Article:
I was surprised and impressed by Doncaster yesterday - once I'd negotiated the strange Frenchgate centre which now dominates one whole side of the town at least. The streets were laid out with an international market, and there was quite a buzz around. I realised later that this was St.Leger Festival week - a race meeting, cunningly turned into a bigger cultural event. Nonetheless, there were plenty of happy faces and well-turned out people wandering about which can't be bad for business. Doncaster at 04:30 however was a different proposition, and negotiating the same street was a complicated slalom around delivery vans and bored security guards who were determined to stop passage, with absolutely no authority at all. Not sorry to get to the station, which was still locked up on arrival. Watched the usual crowd of faces assemble, as ever feeling a little reassured that I'd ended up in the right place at the right time!

Once onto the station, it was only a matter of minutes before 47760 arrived with the stock. The plan had been to squash all the passengers travelling down to London into the first three coaches - but since plenty of stewards had turned up for the start, we were able to head straight for our allocated seats for the day. The concept of running the positioning move to London as a passenger train was an enlightened one - more miles for the money, and a chance to sample an uninterrupted dash down the East Coast Main Line early in the morning. There was a fair turn out too, meaning this otherwise empty train made a little money for Spitfire too! We set off almost exactly on time, and headed out of Doncaster via the complex alternative routes around the station. The exact route is hard to pin down as it was dark, but I'm fairly certain the flyover didn't figure, sadly. From here, it was a fairly sleepy run down to London, with the sun rising somewhere around Peterborough. Caught up with the usual bunch and wondered if we'd managed to respect the 10:30 beer curfew imposed by the loco owning group? After a storming run down, there was a chance to get a picture of the 47 on the blocks and a decent coffee before getting back on board for the main event.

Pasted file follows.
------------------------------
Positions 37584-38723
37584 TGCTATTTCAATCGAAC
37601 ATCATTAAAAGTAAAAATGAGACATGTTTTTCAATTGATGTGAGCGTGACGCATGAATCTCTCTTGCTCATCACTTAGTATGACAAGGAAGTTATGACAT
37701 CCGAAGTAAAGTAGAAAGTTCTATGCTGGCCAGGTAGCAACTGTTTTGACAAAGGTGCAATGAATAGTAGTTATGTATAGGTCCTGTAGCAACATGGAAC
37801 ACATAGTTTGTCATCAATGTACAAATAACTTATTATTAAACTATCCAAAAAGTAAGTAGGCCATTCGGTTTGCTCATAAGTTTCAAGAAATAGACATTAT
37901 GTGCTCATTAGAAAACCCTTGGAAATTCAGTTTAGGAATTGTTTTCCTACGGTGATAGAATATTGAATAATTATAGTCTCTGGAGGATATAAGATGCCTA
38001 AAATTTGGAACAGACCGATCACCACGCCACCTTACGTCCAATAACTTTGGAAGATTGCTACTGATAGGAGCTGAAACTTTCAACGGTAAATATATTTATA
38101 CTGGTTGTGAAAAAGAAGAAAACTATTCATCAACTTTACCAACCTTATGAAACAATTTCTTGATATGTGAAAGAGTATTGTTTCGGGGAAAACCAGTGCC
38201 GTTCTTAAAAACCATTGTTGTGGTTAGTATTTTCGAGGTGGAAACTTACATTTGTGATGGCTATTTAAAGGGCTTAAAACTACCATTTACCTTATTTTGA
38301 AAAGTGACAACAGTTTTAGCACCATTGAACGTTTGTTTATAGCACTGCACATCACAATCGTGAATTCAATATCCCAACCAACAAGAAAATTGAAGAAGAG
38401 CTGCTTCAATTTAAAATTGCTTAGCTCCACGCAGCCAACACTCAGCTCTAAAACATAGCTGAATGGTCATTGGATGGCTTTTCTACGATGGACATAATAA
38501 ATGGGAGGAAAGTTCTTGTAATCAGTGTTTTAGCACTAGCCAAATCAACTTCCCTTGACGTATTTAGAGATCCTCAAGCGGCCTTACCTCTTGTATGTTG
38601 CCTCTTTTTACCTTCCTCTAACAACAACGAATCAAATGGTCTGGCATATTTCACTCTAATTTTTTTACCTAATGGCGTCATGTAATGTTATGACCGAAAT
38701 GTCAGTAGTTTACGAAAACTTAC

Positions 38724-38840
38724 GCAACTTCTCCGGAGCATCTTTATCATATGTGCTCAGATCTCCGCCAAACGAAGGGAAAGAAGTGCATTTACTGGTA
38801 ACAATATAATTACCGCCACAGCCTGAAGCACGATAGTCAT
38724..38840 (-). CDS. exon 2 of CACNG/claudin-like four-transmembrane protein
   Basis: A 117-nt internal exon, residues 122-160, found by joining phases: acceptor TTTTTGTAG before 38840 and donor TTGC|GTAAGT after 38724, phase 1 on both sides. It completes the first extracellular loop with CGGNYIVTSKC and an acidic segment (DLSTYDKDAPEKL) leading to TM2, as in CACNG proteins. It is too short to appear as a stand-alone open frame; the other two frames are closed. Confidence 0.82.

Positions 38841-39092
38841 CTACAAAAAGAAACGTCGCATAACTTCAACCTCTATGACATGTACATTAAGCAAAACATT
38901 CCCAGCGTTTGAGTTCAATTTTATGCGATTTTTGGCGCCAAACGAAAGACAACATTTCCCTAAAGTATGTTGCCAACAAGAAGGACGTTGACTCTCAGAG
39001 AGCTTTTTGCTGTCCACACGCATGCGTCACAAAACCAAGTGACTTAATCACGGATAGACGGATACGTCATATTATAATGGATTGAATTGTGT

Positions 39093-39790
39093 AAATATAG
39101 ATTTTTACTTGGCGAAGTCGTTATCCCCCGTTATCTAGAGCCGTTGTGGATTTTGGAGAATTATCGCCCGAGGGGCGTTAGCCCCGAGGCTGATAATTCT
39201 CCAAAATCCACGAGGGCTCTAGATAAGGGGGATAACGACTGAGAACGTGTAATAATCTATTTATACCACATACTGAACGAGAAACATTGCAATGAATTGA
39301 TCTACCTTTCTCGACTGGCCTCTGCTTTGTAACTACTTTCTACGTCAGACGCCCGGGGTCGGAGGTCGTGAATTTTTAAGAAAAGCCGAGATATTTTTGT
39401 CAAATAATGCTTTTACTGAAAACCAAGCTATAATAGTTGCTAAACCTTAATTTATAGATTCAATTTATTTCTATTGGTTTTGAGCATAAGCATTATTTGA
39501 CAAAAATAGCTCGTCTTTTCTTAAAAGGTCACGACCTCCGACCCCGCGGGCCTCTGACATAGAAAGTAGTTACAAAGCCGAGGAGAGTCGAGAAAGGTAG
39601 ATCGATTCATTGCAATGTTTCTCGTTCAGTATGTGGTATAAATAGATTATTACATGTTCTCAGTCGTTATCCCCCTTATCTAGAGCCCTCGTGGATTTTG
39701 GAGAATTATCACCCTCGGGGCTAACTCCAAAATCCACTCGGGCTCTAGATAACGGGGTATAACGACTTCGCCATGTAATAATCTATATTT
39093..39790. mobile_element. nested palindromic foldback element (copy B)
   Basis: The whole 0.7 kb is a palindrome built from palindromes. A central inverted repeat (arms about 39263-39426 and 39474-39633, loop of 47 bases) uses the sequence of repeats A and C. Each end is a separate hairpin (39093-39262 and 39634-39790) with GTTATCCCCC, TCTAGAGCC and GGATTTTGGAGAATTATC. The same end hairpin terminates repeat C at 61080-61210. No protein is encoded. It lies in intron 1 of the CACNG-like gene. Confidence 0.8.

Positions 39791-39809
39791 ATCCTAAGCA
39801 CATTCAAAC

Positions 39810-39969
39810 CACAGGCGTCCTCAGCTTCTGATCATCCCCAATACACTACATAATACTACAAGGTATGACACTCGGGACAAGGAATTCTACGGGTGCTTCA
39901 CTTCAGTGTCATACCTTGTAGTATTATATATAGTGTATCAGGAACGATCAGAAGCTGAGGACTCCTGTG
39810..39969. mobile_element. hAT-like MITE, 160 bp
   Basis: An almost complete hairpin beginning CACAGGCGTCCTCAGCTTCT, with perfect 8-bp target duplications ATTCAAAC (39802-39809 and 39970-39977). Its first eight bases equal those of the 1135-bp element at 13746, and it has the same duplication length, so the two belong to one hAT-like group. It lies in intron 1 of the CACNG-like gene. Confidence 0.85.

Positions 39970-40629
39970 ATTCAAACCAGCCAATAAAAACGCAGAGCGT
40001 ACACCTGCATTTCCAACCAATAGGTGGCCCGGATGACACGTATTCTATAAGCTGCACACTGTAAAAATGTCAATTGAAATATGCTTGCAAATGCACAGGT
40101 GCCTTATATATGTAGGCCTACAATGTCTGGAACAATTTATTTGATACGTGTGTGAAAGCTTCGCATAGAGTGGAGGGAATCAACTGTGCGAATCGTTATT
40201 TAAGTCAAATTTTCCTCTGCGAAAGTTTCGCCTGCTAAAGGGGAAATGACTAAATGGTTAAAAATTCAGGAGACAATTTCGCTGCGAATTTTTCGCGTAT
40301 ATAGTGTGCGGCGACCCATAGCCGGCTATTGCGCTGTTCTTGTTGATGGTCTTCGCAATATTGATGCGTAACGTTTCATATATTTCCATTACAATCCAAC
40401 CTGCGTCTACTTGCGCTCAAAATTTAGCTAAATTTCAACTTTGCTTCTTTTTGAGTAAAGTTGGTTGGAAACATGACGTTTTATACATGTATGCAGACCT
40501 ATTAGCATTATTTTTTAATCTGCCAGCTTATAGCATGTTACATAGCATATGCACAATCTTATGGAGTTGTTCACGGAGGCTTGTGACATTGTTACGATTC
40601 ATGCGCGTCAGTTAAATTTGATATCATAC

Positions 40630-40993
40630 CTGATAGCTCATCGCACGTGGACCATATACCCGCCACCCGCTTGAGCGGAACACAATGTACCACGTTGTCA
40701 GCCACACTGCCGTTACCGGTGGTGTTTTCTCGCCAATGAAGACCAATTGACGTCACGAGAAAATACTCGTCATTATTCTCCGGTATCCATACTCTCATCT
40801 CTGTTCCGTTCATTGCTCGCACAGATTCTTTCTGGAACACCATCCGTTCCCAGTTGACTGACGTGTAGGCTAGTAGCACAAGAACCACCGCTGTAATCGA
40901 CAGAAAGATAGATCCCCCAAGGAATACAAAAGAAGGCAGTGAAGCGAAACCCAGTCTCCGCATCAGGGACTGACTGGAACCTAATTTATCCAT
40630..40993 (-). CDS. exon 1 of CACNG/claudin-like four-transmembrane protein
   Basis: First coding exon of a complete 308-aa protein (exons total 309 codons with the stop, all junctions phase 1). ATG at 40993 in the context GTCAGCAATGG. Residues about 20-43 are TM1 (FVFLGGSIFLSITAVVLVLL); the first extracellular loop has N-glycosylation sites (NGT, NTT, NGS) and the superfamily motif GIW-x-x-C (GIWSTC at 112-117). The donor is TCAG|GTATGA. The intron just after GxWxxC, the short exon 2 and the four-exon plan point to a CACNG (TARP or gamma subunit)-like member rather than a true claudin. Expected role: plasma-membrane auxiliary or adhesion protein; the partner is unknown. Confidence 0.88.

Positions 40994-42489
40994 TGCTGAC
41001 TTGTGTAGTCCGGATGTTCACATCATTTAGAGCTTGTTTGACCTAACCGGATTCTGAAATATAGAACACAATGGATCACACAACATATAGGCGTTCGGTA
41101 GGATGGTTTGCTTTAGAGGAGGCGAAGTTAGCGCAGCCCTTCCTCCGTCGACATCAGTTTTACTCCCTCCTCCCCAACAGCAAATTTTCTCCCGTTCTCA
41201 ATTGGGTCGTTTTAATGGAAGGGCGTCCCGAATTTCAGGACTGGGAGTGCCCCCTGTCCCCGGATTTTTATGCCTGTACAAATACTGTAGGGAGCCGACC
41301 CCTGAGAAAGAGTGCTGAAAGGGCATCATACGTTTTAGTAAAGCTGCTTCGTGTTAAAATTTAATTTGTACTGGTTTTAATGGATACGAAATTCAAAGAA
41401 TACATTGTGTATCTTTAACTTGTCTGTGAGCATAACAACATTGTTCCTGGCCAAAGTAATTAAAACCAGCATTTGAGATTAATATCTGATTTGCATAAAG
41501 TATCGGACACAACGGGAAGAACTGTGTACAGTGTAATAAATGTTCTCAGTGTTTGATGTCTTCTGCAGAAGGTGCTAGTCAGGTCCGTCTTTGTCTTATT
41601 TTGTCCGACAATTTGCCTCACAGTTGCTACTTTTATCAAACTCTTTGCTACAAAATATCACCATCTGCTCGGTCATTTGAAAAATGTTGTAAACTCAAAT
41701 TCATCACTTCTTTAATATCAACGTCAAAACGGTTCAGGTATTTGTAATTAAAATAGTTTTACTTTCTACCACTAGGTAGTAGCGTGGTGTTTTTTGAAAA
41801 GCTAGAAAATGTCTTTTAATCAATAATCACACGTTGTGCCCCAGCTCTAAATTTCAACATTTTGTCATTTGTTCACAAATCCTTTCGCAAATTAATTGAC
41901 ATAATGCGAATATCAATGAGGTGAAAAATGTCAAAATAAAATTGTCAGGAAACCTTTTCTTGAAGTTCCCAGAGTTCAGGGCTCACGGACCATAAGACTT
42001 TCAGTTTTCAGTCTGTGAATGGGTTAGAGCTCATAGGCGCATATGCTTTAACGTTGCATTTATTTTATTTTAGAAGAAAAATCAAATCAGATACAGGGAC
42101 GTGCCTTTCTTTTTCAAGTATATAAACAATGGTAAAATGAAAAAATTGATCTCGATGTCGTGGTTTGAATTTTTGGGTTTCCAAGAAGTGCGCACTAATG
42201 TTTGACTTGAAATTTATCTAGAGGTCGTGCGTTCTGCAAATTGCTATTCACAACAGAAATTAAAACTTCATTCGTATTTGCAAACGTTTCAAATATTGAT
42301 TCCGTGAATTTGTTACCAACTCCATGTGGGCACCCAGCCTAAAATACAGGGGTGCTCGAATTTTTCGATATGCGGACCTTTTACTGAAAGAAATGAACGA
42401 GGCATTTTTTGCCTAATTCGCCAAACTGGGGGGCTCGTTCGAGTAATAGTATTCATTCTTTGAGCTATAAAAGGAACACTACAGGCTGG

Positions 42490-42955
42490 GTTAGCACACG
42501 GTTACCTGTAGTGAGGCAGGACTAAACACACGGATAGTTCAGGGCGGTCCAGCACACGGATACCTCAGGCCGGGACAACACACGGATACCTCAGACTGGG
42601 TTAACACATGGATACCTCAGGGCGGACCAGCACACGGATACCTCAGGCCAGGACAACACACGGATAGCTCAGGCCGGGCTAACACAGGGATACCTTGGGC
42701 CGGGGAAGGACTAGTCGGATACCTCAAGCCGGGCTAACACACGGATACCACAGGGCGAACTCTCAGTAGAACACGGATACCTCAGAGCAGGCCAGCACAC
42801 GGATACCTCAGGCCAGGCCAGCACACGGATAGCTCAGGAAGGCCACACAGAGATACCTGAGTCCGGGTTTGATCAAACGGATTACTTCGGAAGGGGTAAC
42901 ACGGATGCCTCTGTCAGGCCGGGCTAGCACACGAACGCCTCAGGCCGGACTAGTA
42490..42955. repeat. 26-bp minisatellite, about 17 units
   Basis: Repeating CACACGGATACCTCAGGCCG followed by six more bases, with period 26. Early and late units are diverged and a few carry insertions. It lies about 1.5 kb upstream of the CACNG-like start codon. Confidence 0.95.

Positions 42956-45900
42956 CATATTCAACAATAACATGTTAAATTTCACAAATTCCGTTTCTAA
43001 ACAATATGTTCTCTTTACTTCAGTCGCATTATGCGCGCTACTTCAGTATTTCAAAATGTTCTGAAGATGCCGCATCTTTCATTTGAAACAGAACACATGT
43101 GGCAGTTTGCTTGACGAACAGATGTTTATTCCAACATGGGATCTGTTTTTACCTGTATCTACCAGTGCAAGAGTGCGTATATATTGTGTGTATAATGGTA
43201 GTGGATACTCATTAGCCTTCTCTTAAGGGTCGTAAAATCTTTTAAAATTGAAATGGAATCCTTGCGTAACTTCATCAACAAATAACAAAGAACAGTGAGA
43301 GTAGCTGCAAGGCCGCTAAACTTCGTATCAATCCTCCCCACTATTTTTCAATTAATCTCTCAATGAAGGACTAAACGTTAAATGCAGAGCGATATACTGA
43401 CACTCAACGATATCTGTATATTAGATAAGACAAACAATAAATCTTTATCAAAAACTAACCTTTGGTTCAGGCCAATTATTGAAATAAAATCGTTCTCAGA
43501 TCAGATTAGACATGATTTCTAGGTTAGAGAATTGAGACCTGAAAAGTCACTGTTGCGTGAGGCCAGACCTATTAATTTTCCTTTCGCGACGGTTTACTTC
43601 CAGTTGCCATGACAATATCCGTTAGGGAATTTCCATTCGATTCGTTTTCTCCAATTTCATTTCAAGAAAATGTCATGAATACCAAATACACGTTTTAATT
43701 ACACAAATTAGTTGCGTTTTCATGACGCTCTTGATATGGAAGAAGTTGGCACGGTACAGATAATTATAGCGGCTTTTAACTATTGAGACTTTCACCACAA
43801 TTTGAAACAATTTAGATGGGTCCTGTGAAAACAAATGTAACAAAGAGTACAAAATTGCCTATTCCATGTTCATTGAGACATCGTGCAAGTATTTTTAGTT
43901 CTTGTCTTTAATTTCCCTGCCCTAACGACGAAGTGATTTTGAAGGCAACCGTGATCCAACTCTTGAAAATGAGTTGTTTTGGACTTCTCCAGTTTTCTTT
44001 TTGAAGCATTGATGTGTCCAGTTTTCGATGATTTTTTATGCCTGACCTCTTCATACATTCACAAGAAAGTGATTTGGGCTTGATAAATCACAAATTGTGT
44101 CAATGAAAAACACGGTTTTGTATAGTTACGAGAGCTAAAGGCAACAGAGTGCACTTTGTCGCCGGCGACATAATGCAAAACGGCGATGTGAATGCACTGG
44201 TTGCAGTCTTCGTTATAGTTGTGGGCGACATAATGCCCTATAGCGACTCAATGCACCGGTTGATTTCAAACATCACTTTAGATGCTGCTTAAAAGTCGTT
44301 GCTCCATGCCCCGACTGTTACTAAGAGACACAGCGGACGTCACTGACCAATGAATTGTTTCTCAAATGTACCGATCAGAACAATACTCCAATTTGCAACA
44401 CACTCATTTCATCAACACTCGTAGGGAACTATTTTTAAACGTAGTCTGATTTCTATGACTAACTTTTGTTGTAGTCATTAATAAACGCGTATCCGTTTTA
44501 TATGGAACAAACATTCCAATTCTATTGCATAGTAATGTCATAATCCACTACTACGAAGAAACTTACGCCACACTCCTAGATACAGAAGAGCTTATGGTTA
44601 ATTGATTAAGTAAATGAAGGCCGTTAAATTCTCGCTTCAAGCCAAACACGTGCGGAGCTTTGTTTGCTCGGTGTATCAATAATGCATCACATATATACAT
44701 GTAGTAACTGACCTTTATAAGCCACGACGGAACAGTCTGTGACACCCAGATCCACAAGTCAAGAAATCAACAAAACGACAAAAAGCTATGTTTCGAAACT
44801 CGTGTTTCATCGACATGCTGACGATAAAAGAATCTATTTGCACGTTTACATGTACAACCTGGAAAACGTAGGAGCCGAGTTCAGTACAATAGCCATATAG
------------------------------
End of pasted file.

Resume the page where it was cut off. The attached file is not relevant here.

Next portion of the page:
47760 arrives at Kings Cross with the positioning working
47760 arrives at Kings Cross with the positioning working

Now this is where it began to get really interesting. After a storming start, and a thunderous passage of the tunnels outside Kings Cross, we were soon speeding through the suburbs. The Deltic was doing what it was designed for - sustained periods of high-speed running on a fast route. With the countryside flashing past and the Napier engines singing at the front of the train, settled in to enjoying the day. The weather was mostly fine as we dashed north - with just one or two showers. Plenty of beer and a chance to catch up with friends also made for an excellent trip. Once again the veterans of Coach K managed to alienate another passenger seated with us - although I'm not quite sure how as he only lasted about ten minutes this time...seems my record is getting steadily worse! After pick-ups at Potters Bar and Peterborough, it was a none stop run to York where we deposited some day trippers and picked up some cranks for the journey to Newcastle. Again, some fine running along the flat, fairly featureless line here. Arrival over the Tyne was as ever quite an event, and there were plenty of photographers out to see us. So many in fact, that the platform end turned into a bit of a scrum. Abandoned hope of a picture at this point and wandered into town.

55022 'Royal Scots Grey' at Newcastle
55022 'Royal Scots Grey' at Newcastle

Only a short break, and with Newcastle City Centre full of home fans, as ever on these trips it seems, this made getting provisions for the way home a challenge. A series of text messages ensured beer supplies were sorted, so back to the station to get a shot of the stock arriving in the now very bright and sunny afternoon. Back on board for a prompt departure, and a run via the coast. This line struck me as a far more interesting route than the ECML when I last covered it and it didn't disappoint today with coastal views, tall ships and plenty of people out to see us pass. Back to York for a pick-up, where some fairly inattentive station staff seemed oblivious to a number of 'normals' boarding. Some of them had a very interesting trip back today no doubt! Another fantastic ride south, with a few periods of one-engine running which were, we were informed, for driver familiarisation purposes. It didn't affect the trip for me, and we stayed just a little late from some slow running around the coast. There were some moments of very high speed too, for balance! With lunch served in Premier Class we also got to sample the roast lamb, which was excellent and soaked up some of the beer. Got thinking as we sped south, what a civilised way to travel this is!